intracranial or orbital extension is suspected. CT is normally reserved for those who
have failed multiple antibiotic courses and surgery is a consideration. CT also provides
better sensitivity and specificity than plain x-ray. Again, these diagnostic tests cannot
differentiate between viral and bacterial causation. Additionally, CT occasionally will
result in false positives. In one study, 27 of 31 patients with simple common colds had
abnormal sinus CT films. (see image below)
Arrows indicate inflamed mucosal lining of maxillary sinuses
What is the criterion for diagnosing bacterial sinusitis?
Studies have been done using clinical findings to differentiate viral vs. bacterial infection,
however they used imperfect diagnostic controls. The definitive diagnostic test for
sinusitis etiology is sinus aspirate culture, which have not been implemented in
comparison studies. Up to Date has published three organizational guideline
comparisons which comment on duration of symptoms, fever, sinus pain, and purulent
nasal discharge as criteria for diagnosis. (See below)
What is the accepted treatment for acute viral sinusitis?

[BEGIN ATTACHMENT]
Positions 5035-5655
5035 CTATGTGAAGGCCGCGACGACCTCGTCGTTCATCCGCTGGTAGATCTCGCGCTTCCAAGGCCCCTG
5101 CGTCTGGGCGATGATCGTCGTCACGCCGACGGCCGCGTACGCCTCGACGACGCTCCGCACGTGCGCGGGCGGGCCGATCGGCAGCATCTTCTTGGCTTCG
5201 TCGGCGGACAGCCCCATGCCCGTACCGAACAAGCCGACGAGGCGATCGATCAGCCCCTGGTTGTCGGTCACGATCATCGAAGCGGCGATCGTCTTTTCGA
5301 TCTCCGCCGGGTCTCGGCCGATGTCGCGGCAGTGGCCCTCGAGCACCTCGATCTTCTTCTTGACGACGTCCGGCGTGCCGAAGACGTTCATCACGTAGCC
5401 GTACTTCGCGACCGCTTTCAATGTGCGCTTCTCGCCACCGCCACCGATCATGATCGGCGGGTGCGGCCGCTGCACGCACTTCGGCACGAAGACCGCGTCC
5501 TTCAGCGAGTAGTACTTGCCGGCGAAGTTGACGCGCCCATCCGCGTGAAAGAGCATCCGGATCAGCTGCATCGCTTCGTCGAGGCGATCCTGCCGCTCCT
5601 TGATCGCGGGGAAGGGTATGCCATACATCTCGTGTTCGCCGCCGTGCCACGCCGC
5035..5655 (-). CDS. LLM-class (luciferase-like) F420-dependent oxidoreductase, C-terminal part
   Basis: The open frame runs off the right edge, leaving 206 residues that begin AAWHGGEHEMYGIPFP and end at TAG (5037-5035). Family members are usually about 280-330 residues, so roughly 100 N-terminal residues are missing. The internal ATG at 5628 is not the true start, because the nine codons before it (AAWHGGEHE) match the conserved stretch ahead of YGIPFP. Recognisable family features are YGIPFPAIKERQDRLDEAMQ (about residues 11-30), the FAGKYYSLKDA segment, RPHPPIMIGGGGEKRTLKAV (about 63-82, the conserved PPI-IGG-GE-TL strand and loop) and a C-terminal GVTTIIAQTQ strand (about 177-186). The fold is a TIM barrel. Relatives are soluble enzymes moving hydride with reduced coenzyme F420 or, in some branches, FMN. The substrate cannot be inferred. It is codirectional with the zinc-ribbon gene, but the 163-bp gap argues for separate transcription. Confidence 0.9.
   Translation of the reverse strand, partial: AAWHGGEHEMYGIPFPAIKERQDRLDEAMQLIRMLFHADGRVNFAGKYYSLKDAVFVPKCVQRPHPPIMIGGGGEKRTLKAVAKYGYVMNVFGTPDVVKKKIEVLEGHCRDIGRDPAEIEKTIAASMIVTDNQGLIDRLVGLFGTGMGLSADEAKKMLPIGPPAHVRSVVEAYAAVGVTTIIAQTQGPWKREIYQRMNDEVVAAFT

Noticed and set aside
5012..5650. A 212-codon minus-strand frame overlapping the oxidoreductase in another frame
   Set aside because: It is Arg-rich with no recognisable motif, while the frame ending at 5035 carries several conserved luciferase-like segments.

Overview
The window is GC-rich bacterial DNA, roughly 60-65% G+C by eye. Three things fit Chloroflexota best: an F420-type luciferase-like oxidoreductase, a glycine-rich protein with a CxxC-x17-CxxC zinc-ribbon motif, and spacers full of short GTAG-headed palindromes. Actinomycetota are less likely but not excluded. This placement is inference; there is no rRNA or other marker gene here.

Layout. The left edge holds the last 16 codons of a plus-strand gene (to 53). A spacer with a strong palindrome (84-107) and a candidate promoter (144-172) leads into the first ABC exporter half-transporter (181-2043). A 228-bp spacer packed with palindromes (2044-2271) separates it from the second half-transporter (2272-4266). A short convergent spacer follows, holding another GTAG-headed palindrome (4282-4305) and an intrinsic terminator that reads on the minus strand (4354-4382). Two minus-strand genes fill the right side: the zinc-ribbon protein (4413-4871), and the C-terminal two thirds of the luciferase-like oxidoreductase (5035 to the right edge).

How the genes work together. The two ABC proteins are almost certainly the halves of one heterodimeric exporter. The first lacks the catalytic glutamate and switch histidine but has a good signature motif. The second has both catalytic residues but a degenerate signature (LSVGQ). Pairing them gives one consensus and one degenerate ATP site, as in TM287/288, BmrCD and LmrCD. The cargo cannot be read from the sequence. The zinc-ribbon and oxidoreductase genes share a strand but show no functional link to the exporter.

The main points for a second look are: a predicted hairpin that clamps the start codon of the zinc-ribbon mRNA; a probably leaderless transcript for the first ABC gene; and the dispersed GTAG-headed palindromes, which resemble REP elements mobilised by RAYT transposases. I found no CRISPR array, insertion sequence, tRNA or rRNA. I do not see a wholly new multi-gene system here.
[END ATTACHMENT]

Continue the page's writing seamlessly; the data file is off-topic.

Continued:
Treatment of rhinoviral infections should be aimed at controlling the inflammation and
facilitating drainage. 1st generation antihistamines help decrease sneezing, rhinorrhea,
and nasal mucous thickness. Expectorants can also aid in thinning secretions.
Osteopathic manipulation such as facial effleurage and myofascial release of the thoracic
outlet can facilitate improved drainage and produce little side effects. NSAID’s can also
benefit by reducing malaise and headache. Decongestants and cough suppressants can be
added but should not be used for prolonged periods.
What about bacterial sinusitis?
There are no good randomized placebo controlled studies for treatment of bacterial
sinusitis using pre and post treatment sinus aspirate cultures as standards for cure.
However, it is felt that antibiotic therapy reduces the degree of symptoms and duration of